An Assembly with Archbishop Jeanbart
‘I pray that the Lord gives us a country where citizens are respected, where citizens are equal, where citizens are free. Where the people of Syria can live in dignity and without fear.’
We were extremely proud and pleased to welcome Archbishop Jean-Clement Jeanbart of Aleppo in Syria to the Vaughan on Friday 16 October when he spoke in a special Assembly to the Lower School. Aleppo has seen some of the worst fighting in the conflict that erupted in the wake of the 2011 Arab Spring, with forces loyal to Syrian President Assad and rebel groups battling it out for supremacy and large sections of the city reduced to rubble. Archbishop Jeanbart has had the personal misfortune of having his home bombed ten times, and his Cathedral bombed six times. Committed to raising awareness of the plight of his people, the Archbishop delivered a pressing and deeply moving address to our pupils.
‘I have to do whatever I can. I have to fight. I have to fight so that the Church may remain in the land in which she was born, and that we may live in the land in which we were born. Please pray for us. Pray for us to succeed. Pray for us that the Lord may help us to achieve justice and freedom.’
Extremism is one of the most critical issues of our time and this Assembly followed the Archbishop’s recent impassioned plea for more meaningful intervention by the West.
‘What are the great nations waiting for before they put a halt to these monstrosities? May all of those who believe in... God and all those with compassion for the innocent raise their voice with us and call on civilized countries to take action to bring about peace.’
Archbishop Jeanbart was particularly keen for the boys to appreciate just how privileged they are to live in a city so welcoming of diversity.
‘When I came to London I noticed that you are all of different colours, different origins and different religions. Yet every single one of you has all of the rights. And that nobody may contest your rights. And that is wonderful.’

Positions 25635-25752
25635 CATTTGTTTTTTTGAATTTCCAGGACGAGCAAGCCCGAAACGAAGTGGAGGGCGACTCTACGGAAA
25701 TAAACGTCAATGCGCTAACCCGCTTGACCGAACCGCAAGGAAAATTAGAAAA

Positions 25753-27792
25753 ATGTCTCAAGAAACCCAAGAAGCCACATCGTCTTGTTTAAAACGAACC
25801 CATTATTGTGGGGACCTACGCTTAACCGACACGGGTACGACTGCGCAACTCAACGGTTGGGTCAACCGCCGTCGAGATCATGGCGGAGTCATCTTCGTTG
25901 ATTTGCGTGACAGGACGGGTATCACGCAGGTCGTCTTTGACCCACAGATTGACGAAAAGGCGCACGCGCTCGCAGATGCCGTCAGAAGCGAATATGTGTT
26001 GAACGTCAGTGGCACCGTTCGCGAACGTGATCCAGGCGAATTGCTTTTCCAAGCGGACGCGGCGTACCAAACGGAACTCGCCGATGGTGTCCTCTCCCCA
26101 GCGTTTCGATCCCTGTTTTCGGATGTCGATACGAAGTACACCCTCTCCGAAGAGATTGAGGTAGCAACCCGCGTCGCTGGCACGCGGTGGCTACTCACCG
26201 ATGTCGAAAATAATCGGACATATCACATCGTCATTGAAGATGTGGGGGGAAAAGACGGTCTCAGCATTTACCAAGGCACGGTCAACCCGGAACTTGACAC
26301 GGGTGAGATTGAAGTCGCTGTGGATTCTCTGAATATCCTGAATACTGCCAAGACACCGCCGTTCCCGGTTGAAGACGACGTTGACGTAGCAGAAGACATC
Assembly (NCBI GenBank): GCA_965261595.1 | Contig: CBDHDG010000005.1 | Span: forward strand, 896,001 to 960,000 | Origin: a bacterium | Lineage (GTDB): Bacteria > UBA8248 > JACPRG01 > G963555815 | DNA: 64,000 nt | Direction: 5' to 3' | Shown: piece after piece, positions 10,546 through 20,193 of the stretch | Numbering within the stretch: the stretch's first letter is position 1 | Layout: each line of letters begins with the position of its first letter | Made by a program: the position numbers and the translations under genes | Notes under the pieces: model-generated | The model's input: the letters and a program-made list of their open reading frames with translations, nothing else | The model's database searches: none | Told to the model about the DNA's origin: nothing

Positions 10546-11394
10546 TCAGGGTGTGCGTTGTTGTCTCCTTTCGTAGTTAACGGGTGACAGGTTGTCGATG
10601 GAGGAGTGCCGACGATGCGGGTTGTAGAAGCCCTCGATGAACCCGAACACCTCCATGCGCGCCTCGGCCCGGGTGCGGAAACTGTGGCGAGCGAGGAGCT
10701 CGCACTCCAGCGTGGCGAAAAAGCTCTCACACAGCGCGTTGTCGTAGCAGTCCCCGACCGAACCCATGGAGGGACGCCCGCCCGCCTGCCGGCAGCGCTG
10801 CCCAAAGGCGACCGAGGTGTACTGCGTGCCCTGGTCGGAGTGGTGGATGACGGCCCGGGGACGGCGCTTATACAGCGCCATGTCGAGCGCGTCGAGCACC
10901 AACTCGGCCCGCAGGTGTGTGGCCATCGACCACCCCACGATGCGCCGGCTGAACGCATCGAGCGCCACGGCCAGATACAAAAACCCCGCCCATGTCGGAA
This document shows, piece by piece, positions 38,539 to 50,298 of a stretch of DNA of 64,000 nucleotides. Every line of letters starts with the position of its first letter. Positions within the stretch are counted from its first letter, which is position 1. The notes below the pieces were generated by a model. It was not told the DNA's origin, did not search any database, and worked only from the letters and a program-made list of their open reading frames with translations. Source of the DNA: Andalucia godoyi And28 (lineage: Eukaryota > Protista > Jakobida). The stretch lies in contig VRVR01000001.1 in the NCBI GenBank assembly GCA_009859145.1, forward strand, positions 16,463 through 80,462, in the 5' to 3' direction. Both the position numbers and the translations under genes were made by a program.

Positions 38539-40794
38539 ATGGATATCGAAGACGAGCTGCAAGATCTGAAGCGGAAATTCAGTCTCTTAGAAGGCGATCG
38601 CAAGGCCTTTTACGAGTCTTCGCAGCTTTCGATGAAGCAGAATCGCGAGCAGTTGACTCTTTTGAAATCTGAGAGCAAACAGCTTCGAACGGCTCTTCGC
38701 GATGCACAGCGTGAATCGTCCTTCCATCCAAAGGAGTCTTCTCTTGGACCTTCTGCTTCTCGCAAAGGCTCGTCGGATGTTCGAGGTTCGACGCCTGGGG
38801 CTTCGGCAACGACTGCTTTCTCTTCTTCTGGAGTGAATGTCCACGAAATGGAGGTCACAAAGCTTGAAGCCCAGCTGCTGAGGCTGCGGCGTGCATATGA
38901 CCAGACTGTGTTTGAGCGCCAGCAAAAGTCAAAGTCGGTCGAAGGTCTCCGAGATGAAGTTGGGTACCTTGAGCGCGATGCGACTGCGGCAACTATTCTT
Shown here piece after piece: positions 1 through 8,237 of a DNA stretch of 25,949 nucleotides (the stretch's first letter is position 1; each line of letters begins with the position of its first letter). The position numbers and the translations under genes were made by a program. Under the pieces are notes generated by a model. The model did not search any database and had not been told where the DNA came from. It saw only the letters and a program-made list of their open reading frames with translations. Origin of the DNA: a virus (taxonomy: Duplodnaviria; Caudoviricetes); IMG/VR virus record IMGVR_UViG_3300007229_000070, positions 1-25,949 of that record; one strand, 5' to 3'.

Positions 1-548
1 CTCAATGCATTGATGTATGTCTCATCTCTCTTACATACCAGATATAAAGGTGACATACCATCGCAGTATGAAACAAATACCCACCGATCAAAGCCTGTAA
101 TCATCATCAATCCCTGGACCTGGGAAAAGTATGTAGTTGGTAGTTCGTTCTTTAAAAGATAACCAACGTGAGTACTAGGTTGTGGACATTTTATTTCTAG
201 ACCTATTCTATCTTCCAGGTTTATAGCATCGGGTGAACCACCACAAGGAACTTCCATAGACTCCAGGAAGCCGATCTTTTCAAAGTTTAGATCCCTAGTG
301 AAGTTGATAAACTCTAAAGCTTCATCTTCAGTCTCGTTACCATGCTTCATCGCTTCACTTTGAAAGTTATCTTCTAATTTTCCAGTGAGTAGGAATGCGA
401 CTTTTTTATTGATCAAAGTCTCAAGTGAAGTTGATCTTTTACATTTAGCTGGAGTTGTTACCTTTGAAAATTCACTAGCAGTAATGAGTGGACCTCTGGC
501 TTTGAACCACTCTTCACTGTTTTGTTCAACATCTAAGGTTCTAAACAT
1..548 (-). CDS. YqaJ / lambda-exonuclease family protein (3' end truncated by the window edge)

The Assembly finished with a prayer, composed by the Archbishop:
‘Lord, stay with us’
Lord Jesus, who asked us to believe in you, we pray you, strengthen our faith with your almighty power.
You asked us not to be afraid, and promised to always remain with us. Affirm our trust in your mercy. Protect the Church in Syria from evil and evildoers bent on uprooting and destroying her. That Church was born in the blessed land on the day of Pentecost, that grace-filled day from which point on the first faithful, baptized by St. Peter and the Apostles, established in their land the first of the communities of those who belong to you.
You gave our Church the great privilege of baptizing at Damascus your chosen one, Paul, Apostle of the nations. This Church has remained faithful to you in Syria, land sanctifies by countless processions of martyrs who, sacrificed by the millions in 2000 years of history, have waterd the soil with their blood, pure and clear. They preferred to die rather than deny or betray you.
Lord, the Christians of Syria love you and you know that; they have remained faithful to you despite all the sufferings and trials they have undergone for the sake of your love. Come to their aid; don’t let them lose their faith in you and their courage. Help them continue their Mission in this Holy Land where you were born and where your Church began to establish your reign in this world which awaits, day after the day, the coming of your justice.
Son of God, born of the Virgin Mary whom you gave us as Mother, remain with us, confirm us in your love and, by her maternal intercession, make us witnesses of your